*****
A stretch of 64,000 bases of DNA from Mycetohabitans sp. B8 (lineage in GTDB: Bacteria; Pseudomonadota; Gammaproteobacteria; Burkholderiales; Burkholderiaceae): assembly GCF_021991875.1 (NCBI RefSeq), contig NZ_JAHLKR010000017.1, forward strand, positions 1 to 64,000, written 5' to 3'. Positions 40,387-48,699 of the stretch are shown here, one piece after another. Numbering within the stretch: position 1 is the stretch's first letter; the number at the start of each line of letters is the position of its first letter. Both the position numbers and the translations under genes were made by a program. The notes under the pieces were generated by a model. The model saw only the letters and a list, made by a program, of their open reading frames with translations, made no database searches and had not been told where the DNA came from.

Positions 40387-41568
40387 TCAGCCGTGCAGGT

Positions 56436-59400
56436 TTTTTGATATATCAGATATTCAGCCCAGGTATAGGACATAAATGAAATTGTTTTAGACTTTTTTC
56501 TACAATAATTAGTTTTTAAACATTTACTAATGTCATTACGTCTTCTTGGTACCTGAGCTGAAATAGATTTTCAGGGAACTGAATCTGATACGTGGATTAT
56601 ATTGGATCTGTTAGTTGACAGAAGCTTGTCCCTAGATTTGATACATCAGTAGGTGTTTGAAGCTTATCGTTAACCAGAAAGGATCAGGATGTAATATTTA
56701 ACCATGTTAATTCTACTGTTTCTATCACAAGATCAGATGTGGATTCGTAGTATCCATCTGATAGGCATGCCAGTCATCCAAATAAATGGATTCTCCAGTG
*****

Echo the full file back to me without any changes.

A stretch of 64,000 bases of DNA from Mycetohabitans sp. B8 (lineage in GTDB: Bacteria; Pseudomonadota; Gammaproteobacteria; Burkholderiales; Burkholderiaceae): assembly GCF_021991875.1 (NCBI RefSeq), contig NZ_JAHLKR010000017.1, forward strand, positions 1 to 64,000, written 5' to 3'. Positions 40,387-48,699 of the stretch are shown here, one piece after another. Numbering within the stretch: position 1 is the stretch's first letter; the number at the start of each line of letters is the position of its first letter. Both the position numbers and the translations under genes were made by a program. The notes under the pieces were generated by a model. The model saw only the letters and a list, made by a program, of their open reading frames with translations, made no database searches and had not been told where the DNA came from.

Positions 40387-41568
40387 TCAGCCGTGCAGGT

Positions 56436-59400
56436 TTTTTGATATATCAGATATTCAGCCCAGGTATAGGACATAAATGAAATTGTTTTAGACTTTTTTC
56501 TACAATAATTAGTTTTTAAACATTTACTAATGTCATTACGTCTTCTTGGTACCTGAGCTGAAATAGATTTTCAGGGAACTGAATCTGATACGTGGATTAT
56601 ATTGGATCTGTTAGTTGACAGAAGCTTGTCCCTAGATTTGATACATCAGTAGGTGTTTGAAGCTTATCGTTAACCAGAAAGGATCAGGATGTAATATTTA
56701 ACCATGTTAATTCTACTGTTTCTATCACAAGATCAGATGTGGATTCGTAGTATCCATCTGATAGGCATGCCAGTCATCCAAATAAATGGATTCTCCAGTG